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Bourbon Bound Farms

From Field to Bottle
Wischmeier family produces corn for whiskey

By law, bourbon whiskey must be made in the United States using American-grown corn as its primary ingredient.

Beth and Steve Wischmeier grow high-quality No. 1 yellow corn that is the majority ingredient in the classic, and distinctly American, spirit. Rye and malted barley are also among the ingredients that go into bourbon whiskey, but corn must make up at least 51 percent of the total recipe.

“About 30 years ago, I was shopping around for different markets for our crops,” explains Steve. “In our search to find end users for grain, we landed on liquor distilleries as a steady, reliable market.”

Today, most of the farm’s harvested corn is sold and delivered to Jim Beam distillery. Along with a farming operation, the couple also owns a commercial grain elevator and trucking operation near Brownstown, Indiana. The three companies work together to deliver a regular supply of corn and other commodities to the Kentucky distillery.

“The corn we supply to the distilleries must be No. 1 yellow corn. It Is normal field corn, but we harvest it knowing the grain must meet quality standards for test weight and moisture content,” Steve explains. “Decades after we started selling our corn to Jim Beam, we still continue to supply them with quality corn and trucking services.”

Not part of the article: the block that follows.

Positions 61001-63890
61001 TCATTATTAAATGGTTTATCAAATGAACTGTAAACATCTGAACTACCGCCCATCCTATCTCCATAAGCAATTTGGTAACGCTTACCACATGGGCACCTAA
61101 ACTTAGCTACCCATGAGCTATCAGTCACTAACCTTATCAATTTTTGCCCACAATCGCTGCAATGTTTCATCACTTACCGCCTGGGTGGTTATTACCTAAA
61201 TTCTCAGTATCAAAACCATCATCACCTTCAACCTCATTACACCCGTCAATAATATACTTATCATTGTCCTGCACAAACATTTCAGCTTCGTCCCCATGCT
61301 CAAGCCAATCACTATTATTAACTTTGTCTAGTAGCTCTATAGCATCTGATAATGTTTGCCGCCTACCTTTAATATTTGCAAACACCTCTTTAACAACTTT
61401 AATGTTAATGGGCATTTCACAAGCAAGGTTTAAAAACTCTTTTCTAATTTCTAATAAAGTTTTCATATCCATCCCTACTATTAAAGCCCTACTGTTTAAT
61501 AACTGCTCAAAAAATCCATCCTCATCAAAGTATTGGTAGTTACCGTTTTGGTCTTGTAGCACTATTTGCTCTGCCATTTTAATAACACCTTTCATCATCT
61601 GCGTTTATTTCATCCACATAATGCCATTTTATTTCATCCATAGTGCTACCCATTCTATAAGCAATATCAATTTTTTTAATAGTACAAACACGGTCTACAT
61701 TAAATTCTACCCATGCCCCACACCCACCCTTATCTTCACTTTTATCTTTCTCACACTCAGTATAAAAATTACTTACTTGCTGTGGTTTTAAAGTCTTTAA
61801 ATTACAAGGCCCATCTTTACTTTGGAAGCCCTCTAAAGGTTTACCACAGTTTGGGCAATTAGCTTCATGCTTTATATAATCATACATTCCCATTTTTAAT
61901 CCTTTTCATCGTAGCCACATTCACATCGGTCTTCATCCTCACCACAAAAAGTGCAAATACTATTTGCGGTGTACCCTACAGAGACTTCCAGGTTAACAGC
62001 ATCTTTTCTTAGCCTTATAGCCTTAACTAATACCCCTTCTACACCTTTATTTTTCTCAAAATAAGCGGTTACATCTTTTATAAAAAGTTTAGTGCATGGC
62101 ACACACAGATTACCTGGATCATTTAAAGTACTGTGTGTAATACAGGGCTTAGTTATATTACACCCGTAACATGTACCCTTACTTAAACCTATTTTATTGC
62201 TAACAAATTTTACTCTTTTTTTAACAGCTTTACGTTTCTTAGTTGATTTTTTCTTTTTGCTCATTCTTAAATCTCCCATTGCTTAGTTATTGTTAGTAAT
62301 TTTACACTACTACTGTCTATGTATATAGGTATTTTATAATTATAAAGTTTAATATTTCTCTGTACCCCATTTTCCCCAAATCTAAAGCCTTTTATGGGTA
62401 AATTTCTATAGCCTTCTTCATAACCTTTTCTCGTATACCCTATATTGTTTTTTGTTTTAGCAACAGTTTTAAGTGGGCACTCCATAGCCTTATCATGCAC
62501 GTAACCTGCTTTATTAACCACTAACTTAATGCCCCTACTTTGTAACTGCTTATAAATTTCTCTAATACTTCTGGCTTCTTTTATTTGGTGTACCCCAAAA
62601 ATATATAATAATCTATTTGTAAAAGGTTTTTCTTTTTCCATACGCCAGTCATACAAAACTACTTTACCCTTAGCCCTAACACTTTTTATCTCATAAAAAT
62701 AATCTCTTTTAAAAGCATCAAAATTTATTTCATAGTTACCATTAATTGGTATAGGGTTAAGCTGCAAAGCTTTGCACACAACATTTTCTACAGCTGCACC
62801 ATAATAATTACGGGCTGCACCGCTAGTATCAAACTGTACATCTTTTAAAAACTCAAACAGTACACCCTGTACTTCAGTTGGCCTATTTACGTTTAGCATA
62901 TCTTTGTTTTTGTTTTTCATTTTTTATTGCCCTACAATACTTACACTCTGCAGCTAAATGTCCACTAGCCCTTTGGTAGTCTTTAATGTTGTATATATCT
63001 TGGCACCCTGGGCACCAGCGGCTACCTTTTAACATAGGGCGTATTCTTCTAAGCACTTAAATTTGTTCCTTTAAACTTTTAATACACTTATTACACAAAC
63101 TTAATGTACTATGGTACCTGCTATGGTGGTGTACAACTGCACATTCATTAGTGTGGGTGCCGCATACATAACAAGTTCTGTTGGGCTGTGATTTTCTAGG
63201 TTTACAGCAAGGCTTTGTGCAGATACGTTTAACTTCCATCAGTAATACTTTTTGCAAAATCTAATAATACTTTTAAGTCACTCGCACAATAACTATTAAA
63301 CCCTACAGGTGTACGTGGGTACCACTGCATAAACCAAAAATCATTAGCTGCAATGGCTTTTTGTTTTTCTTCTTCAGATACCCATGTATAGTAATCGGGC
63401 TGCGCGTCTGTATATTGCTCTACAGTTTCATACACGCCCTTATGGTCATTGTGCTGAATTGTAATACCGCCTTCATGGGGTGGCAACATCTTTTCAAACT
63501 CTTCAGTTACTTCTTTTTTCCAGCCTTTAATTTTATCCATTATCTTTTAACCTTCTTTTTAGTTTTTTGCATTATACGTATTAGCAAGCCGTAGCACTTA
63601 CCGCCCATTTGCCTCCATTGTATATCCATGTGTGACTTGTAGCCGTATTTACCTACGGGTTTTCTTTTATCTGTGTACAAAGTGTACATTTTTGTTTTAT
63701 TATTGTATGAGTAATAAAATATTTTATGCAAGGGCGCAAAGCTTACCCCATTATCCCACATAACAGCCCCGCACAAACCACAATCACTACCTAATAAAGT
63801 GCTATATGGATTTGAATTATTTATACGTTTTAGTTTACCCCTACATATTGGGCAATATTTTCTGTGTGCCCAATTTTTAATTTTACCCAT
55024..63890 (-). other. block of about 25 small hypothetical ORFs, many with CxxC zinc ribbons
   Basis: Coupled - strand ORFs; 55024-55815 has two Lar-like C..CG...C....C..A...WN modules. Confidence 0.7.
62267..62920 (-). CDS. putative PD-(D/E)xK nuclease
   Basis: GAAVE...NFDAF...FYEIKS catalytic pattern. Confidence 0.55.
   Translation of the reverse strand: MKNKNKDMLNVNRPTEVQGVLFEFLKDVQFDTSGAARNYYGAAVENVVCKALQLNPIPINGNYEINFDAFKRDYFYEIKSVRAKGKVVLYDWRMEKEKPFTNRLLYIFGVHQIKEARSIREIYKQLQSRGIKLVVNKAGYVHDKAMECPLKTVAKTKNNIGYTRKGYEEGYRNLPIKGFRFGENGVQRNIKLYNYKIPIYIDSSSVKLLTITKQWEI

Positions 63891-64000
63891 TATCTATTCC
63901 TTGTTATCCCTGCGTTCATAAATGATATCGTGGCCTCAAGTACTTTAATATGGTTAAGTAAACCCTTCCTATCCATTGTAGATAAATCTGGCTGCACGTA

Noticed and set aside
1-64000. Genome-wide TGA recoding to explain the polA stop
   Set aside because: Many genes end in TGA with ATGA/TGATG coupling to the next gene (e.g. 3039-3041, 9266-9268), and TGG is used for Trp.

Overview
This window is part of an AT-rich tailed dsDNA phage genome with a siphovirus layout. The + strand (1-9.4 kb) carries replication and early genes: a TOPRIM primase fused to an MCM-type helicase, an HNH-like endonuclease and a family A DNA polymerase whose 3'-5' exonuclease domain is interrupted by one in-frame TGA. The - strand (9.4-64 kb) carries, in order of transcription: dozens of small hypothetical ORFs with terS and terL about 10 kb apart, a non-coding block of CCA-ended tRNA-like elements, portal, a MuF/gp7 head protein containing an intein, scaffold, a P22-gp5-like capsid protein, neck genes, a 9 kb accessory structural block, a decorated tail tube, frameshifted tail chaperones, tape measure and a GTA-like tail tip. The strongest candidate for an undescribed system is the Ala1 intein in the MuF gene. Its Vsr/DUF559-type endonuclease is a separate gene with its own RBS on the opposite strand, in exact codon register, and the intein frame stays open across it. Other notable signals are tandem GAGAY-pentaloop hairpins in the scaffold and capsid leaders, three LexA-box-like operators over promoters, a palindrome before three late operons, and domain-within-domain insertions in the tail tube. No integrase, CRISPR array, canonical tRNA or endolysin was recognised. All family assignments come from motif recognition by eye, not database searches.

Once the Wischmeiers’ corn arrives at the distillery, it is combined with other ingredients, including rye and malted barley, to create a sour mash. This mash is cooked down before fresh Kentucky water is added to the mix. After being cooled, yeast is added, and the mixture is fermented and distilled. Then, the mixed ingredients are heated and distilled a second time before being aged in oak barrels for at least four years.

In addition to growing high-quality corn in the state of Indiana, the Wischmeiers’ farming and trucking operation includes soybean production and a second farm location in south central Georgia. Trucking has long been integral to the Wischmeiers’ operation. Steve founded the trucking operation in 1990 with a single truck. Today, Wischmeier Companies Inc. operates more than 100 trucks.

Our children, Britney, Jack, and Craig are actively involved in the trucking, elevator and farming operations.

“We couldn’t do this without our children, our employees and friends, and our extended family members who are also involved in our farming operation,” Steve adds.

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